Majesty of the Seas - February 25-28
We flew into Fort Lauderdale a day early, and we wanted Royal Caribbean to handle the transfers from the Airport to Hotel to Pier to Airport. Unfortunately, after making the plane reservations, we learned the Royal Caribbean does not do transfers from Fort Lauderdale the night before. So, we booked our transfers with SAS Transportation. And they did a wonderful job! In the future, we may consider booking them both ways!
We arrived at the JW Marriott, and had a wonderful room. We ordered room service the next morning by hanging a card outside our room the night before. We split the eggs benedict, and requested an extra plate. The order came with two small plates, extra water and utensils! The only slight hiccup came when I asked for the letter regarding transferring to the ship. The young lady handed me a letter from Carnival tried to explain that Carnival owned Royal Caribbean. I didn’t have the heart to tell her that Carnival owns a lot of cruise lines, and Royal Caribbean is not one of them.
The transfer man arrived about between 11:30 and noon, and hurried off with half of our luggage. He moved so fast, in the hurry to keep him in sight, my husband fell down a step landing in the driveway on his rear end.
We arrived at the port, and the check in procedure was one of the best we’ve had. We were directed to the Windjammer, and told our rooms wouldn’t be available until 1 PM. So, we hauled our carry-ons to the table near the window. Instead of long buffet lines of the newer ships, Windjammer on Majesty has several islands, including an Asian island (Loved the shrimp chips). Pizza and sandwiches are one deck up in the Compass. The staff was as efficient as ever clearing off your tables, but a little sloppy wiping them down. On two separate occasions, I had to dig out our antibacterial wipes to remove sauce left over from a previous passenger. Later, in the Compass, we tried the pizza, Forest Mushroom Crepes, and Egg Salad Sandwiches. The pizza and crepes were wonderful, but the egg salad sandwiches were stale and bland.
Finally, at 1 PM, we entered our stateroom, a Junior suite. While it was a Junior suite, it was a SMALL Junior suite. We had chosen a Junior suite because Majesty had no balcony rooms. On our first cruise in the old Sovereign, we were just below the pool/bar area and were kept up all night with partying, so this time we made a point to get below the Windjammer We had our Emerald Basket, but no drinks! Also, no suite bathroom amenities either. We didn’t know if they had discontinued the breakfast room service order forms, or if the steward simply forgot them. Actually, we really like coffee in the room, and the Junior suite had a coffee pot and a tea kettle so we were all set. The Santa Fe coffee was replenished as needed. The fruit basket gift arrived without a note saying who sent it. In spite of these oversights, the steward found a therapeutic pillow for me on night two. Royal Caribbean really designs their staterooms well. There is plenty of storage, and with the Junior suite instead of the walk-in closet there was a floor to ceiling cupboard. In the bathroom, they had a “marble” counter against one wall which gave us plenty of room to spread out our toiletry ziplocs, and a large counter with sink against another wall. We had a bathtub, with a clothesline for hanging our laundry. In addition, our desk had several cupboards and drawers as well as our night table stands. We loved the large wooden table, instead of the small glass tables on the newer ships. However, no stationary or pens. So, we had to catch the steward to make our requests.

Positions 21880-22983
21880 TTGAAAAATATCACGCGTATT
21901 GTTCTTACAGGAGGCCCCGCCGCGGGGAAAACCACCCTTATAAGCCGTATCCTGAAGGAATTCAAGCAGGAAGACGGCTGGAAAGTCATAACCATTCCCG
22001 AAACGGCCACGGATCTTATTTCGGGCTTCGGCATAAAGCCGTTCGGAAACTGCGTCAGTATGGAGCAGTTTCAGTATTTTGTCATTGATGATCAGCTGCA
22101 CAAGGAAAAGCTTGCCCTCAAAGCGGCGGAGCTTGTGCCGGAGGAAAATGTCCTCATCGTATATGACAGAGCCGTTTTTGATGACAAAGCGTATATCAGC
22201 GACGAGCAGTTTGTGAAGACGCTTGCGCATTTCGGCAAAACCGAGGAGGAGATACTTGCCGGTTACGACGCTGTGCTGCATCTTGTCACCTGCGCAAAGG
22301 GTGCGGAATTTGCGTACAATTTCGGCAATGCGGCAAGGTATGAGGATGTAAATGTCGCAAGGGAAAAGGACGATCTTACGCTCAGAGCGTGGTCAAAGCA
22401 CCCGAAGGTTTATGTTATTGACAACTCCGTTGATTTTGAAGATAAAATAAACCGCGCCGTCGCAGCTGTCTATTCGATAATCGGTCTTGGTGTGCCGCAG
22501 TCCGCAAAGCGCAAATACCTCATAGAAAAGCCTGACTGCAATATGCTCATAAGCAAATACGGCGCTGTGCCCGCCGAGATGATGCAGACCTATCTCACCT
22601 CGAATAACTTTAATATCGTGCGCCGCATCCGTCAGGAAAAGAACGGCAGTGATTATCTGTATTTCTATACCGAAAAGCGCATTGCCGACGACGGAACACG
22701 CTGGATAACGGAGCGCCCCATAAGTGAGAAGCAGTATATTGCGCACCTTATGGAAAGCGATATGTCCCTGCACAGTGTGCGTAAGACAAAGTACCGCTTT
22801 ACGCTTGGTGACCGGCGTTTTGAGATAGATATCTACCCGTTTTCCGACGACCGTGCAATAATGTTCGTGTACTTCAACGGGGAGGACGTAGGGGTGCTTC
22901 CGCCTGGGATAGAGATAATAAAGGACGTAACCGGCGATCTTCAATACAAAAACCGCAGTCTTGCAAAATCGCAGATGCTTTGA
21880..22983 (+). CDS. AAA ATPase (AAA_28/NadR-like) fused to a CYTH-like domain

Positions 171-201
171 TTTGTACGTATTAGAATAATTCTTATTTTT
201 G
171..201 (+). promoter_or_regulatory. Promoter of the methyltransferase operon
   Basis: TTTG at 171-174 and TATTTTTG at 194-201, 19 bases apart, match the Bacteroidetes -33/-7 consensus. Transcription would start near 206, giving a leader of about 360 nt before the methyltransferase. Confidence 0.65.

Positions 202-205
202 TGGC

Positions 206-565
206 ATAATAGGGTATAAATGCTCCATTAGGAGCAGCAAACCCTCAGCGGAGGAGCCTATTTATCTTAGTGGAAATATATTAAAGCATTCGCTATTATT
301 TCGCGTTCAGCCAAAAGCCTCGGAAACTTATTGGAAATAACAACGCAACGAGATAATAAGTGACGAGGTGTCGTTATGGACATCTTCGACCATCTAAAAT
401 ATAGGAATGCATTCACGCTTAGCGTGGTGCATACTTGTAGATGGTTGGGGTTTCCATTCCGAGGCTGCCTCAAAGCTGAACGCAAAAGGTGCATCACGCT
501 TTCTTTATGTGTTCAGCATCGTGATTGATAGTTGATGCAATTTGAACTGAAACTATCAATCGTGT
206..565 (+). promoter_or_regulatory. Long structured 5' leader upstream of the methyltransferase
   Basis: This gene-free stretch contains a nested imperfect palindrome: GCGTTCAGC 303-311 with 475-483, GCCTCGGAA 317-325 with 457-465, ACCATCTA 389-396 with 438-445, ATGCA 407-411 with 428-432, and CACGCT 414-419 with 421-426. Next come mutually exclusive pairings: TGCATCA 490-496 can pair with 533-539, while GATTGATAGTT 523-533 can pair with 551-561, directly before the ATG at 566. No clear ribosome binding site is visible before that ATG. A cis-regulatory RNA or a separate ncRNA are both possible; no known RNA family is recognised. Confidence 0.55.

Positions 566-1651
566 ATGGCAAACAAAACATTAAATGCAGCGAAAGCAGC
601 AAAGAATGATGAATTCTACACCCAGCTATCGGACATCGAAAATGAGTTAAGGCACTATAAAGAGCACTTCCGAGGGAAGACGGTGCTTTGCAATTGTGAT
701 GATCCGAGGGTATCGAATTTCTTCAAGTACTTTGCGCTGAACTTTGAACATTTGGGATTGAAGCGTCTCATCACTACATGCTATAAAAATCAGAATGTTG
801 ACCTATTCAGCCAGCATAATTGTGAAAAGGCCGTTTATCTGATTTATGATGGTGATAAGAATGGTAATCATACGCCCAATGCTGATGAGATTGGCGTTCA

No couples razul in the spa.
The carpeted stairs in the Centrum made us feel much safer than the bare stairs on newer ships.